Although you’d think that when a celebrated Yale economics professor is queried about home prices, he’d trot over to the whiteboard and start scribbling equations. If the prof in question is Robert Shiller—co-creator of the Case-Shiller U.S. National Home Price Index—all the more so. The Index has become the benchmark reference tracking residential real estate prices. When it comes to American home prices, Shiller is The Man.
So when the vaunted economist seeks to examine the factors best explaining the latest dramatic changes in Southeast Michigan home prices, you expect to hear a lot about the inflationary effects of trillion-dollar government expenditures, the bond market’s inverse reaction to Fed funds management, etc., etc. You expect formulas with math symbols you haven’t seen since high school, strung together in convincing and incomprehensible sequences. What’s the reason why the pandemic triggered huge price increases? Shiller’s answer, you’d expect, would look something like a sophisticated mathematical formula.
The last thing you’d expect is a discussion of young couples’ feelings, hopes, and dreams. You wouldn’t think Professor Shiller would now be concentrating less on numerical analyses and more on patterns in Americans’ emotions—even on “their occasional flights of fancy.”
But for this month, at least, that’s what you’d find. The Shiller team’s latest research delves into the reasons for the long- and short-term expectations of the general homebuying public tracked through questionnaires collected annually from 2003 through 2021.
An overview of that research appears in the August edition of Yale Insights as “Do Homebuyers’ Expectations Align with Reality?” It summarizes the first draft of the Shiller team’s latest findings. Although the answer to the title’s question boils down to a less-than-satisfying ‘yes and no,’ some preliminary conjecture about people’s motivations could explain at least a portion of recent Southeast Michigan home price movements.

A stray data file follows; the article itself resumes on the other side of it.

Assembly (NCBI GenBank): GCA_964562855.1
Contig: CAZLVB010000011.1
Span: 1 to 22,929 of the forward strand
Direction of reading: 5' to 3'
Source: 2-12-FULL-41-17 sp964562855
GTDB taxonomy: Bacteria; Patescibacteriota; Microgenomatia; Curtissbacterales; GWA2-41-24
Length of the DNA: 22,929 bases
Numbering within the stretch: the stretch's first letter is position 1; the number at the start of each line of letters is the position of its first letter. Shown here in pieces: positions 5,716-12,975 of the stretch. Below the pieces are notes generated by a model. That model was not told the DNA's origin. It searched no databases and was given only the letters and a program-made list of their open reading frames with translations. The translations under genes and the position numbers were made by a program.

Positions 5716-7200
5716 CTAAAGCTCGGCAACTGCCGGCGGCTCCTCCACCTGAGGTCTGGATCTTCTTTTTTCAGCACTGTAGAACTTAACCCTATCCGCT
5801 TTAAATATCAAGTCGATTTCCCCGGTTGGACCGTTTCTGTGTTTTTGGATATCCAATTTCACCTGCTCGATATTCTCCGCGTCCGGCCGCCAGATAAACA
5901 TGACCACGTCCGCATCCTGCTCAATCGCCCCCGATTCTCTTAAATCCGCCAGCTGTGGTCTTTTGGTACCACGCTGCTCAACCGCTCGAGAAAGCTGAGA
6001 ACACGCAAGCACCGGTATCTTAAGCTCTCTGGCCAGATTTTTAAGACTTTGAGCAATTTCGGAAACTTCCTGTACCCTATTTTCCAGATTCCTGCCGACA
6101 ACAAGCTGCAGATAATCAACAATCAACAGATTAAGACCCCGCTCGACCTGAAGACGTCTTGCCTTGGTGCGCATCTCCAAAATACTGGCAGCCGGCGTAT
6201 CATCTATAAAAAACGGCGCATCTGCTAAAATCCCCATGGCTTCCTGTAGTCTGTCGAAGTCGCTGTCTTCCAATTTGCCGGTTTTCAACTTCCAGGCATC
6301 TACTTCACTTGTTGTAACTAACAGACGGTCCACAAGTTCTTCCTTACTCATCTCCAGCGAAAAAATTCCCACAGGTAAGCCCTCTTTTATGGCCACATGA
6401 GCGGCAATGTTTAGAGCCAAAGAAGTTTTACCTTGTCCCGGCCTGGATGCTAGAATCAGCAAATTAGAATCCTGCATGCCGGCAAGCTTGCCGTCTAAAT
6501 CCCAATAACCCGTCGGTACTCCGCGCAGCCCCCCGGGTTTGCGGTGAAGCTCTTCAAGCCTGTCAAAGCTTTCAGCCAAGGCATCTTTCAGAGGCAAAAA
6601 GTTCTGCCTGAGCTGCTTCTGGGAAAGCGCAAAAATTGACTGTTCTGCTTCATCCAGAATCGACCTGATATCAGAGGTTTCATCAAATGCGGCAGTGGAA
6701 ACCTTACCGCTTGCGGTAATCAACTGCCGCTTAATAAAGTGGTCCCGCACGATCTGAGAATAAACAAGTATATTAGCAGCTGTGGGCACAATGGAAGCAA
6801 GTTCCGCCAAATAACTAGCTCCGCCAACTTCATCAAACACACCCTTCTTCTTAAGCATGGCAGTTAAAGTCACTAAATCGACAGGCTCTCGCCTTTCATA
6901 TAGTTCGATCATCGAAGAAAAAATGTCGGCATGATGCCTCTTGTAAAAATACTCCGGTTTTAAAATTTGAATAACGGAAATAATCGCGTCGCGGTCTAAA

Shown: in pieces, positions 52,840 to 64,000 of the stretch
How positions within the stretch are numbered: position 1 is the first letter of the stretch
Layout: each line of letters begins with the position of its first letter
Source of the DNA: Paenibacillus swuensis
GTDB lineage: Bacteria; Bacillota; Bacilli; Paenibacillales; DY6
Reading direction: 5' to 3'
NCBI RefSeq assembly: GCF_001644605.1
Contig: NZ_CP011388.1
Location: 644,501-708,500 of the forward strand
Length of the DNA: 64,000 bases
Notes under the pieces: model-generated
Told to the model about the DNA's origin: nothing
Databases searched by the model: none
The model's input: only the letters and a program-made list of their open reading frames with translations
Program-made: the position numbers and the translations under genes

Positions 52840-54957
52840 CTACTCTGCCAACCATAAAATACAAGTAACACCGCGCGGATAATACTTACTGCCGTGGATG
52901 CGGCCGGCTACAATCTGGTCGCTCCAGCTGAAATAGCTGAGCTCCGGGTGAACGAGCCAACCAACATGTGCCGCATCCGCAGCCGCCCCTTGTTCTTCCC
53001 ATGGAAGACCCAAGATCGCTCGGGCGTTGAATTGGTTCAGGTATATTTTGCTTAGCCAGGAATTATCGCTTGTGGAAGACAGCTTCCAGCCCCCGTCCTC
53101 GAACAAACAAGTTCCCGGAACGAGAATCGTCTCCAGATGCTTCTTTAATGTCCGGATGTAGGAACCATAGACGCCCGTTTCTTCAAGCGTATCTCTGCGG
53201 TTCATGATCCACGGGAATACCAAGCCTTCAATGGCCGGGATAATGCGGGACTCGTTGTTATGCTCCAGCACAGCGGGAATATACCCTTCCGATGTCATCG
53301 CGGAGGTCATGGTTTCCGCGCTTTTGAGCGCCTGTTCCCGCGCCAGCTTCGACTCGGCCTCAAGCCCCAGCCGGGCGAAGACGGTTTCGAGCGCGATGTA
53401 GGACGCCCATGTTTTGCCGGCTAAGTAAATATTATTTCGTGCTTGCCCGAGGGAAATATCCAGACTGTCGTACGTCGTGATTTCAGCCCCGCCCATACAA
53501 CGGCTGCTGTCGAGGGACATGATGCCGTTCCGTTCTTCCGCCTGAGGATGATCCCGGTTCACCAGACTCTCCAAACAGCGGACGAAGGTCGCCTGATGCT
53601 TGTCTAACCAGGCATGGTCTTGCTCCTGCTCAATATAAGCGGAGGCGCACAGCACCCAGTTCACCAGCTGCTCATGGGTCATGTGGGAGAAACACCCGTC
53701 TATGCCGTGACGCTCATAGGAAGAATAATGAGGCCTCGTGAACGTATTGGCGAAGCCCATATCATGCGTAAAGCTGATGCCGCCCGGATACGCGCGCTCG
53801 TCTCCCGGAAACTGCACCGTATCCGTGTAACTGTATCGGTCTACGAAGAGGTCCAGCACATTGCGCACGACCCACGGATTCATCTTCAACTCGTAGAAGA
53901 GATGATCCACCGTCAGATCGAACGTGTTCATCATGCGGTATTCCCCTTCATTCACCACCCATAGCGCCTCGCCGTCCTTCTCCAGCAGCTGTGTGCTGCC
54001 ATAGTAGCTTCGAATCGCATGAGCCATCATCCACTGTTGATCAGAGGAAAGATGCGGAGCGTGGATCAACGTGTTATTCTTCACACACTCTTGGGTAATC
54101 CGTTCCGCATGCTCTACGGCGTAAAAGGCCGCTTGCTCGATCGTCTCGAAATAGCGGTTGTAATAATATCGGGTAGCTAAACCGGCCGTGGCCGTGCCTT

As a rule, people tended to correctly recall price movements in their own areas for the past several months as well as to “rationally” gauge future increases or decreases for the coming year. But their long-term projections “seem to have more of a life of their own.” In the early 2000s, perhaps driven by envy-producing house-flipping stories on TV, projections were wildly optimistic. Then, during the decade-long recovery after the recession, the opposite held.
And then came the COVID-19 crisis, nicely summarized with, “Then the pandemic threw everyone for a loop.” The July 2020 survey characterized a homebuying public split on expectations, with an average home price rise expectation for the coming year of only 3.4%. The actual 20% rise remains to be fully understood—but one interpretation is that, rather than freezing people into inaction, fear of coronavirus motivated them “to do something to get rid of this anxiety.”
In today’s post-COVID market, would Shiller urge aspiring homebuyers to wait to see if home prices will slow down in the coming years? Hardly. “If you have your heart set on buying a home,” says Shiller, “go ahead.” I’d only add one more studious piece of advice: Call me!